1. Introduction to Design System Principles
Today, I'll be talking about applying product-making principles to your design system. A design system is not just a collection of components, but a product that solves problems. The principles I'll focus on are prioritization, MVPs, and metrics.
Hi, everyone. My name is Raymond and I'm a front end engineer based in San Francisco. Today, I'll be talking about applying product-making principles to your design system.
So, this is you. You are a front end engineer building out your company's design system. You have a basic storybook set up and a few components built, probably a button. Everyone always starts with a good old button. Where do you go from here? You start Googling notable libraries, bootstrap, material UI, ant design, chakra, blueprint, the list goes on. You see a ton of components, variants, props, etc. You think you need to build all this and start to feel overwhelmed. You start sweating. Has this ever happened to you? It's definitely happened to me but what's helped me is reframing how I think about a design system. It's not a comprehensive collection of perfect components that will handle every possible edge case and scenario. Instead, it's a product that exists to solve problems, much like the products your company is building. And you can use product thinking principles to help guide your path forward.
The principles I'll be focusing on today are prioritization, minimum viable products or MVPs, and metrics.
2. Prioritizing User Needs and Business Goals
Start with your users and put on your UX research hat. Talk to them, discover their needs, find their problems, shadow them, run surveys, and collect data. Also, consider the broader product and business goals. Run code audits to gather data on current component usage. Use this information to prioritize your work.
Prioritization. There are an infinite number of things you'd be working on. Where do you start? Start with your users, of course. They're probably other engineers and probably internal, so they should be easier to reach. Put on your UX research hat. Talk to them, discover their needs, find their problems, shadow them, run surveys and collect data.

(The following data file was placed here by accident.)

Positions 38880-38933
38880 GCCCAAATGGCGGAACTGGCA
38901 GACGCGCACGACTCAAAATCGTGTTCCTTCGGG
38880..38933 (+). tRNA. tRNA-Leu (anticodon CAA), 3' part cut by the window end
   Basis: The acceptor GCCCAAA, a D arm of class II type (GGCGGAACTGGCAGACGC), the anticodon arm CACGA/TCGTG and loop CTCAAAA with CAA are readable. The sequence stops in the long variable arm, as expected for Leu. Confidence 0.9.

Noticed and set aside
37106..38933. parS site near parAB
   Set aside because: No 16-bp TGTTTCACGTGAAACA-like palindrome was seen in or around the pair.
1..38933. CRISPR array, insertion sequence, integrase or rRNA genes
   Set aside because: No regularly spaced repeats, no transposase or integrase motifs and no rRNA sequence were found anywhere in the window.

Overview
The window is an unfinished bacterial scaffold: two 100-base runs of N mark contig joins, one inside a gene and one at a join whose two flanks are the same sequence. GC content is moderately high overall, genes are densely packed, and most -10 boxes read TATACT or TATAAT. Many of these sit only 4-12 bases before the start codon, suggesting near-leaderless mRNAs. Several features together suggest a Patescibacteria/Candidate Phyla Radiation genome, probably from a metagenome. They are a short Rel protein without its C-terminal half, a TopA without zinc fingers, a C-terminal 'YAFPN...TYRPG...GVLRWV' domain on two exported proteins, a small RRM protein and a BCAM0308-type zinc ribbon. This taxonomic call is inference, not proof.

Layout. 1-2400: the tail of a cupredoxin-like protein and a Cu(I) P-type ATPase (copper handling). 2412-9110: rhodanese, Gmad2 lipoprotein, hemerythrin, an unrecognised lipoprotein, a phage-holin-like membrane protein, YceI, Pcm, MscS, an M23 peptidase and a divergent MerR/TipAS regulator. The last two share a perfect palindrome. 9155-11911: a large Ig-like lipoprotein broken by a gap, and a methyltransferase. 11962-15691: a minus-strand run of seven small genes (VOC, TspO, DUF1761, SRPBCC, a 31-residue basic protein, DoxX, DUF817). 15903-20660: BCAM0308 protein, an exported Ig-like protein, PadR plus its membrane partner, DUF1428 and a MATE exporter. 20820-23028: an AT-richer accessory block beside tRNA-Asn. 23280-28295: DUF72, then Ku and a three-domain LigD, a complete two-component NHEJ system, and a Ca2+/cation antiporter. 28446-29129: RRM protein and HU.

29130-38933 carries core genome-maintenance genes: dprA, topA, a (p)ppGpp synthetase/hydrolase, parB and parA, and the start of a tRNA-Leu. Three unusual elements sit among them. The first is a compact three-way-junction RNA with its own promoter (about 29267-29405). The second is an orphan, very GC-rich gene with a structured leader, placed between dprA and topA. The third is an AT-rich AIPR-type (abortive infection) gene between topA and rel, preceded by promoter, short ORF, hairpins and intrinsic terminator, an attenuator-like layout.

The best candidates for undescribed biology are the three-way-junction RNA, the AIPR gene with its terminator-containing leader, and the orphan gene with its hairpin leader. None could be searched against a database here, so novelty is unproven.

Also, think about the broader product and business goals. Is there a new component that would accelerate a major feature release that would unblock new sales? Are customers writing in about UX issues for a major product area? Even though your work is generally internal, it is important not to lose sight of the broader business. You can also run code audits to get data on current component usage. I like using the React scanner package, which scans your codebase and gives you numbers on component instances, prop usage, etc. From here, you'll probably see patterns. What do engineers commonly complain about? What do they use often? What do they find hard to use? What is important to the business? Use all this information to prioritize what to work on.
3. Building Components and Gathering Feedback
Prioritize your work and focus on building components. Don't strive for perfection. Use the 80-20 rule to your advantage, where 80% of use cases can be built with 20% of your time. Ship something quickly to solve the majority of cases and gather feedback. Iterate and validate your solutions.
MVPs. So you prioritize your work, and most likely land on building components. When thinking about building, don't let perfection get in the way. You may have heard of the 80-20 rule, which applies here. Roughly 80% of your use cases can be built with just 20% of your total time. On the flip side, the last 20% of the hardest parts, or less common use cases, will take 80% of the time. Sequence your work such that you can ship something as soon as possible to solve the 80% case. After shipping, ensure there are channels for feedback. You will learn more by shipping and iterating than trying to make it perfect from the get-go. And through shipping sooner, you will continually validate whether you are actually solving problems for your users.
4. Measuring Progress with Metrics
As you build components, measuring your progress is crucial. Start by tracking usage and adoption through tools like the react scanner package. Analyze trendlines to identify issues or success. Metrics provide validation for platform work and demonstrate the impact of your efforts.
Metrics. As you're building components, making updates, etc., it is important to measure your progress. The first place I start is usage and adoption. I mentioned the react scanner package earlier which gives you numbers on how often your components are being used. Use this data to build charts of component usage over time. What do the trendlines indicate? If they're flat or even going down when you don't expect them to, there might be issues, like bugs or a clunky component API, and your users may be reaching for other workarounds. If they're going up and to the right, it's probably good. You have data that shows that your component is being used, therefore, solving the problems of your users. Charts are also useful if you're deprecating or migrating a component, and it'll feel so satisfying when the line for that super old or janky component—we all have those—finally hits zero. Overall, metrics play a crucial role in platform work that is less directly tied to business impact. We all have this feeling that platform work will save time in the long run, but numbers validate the importance of our work and ground that feeling into data.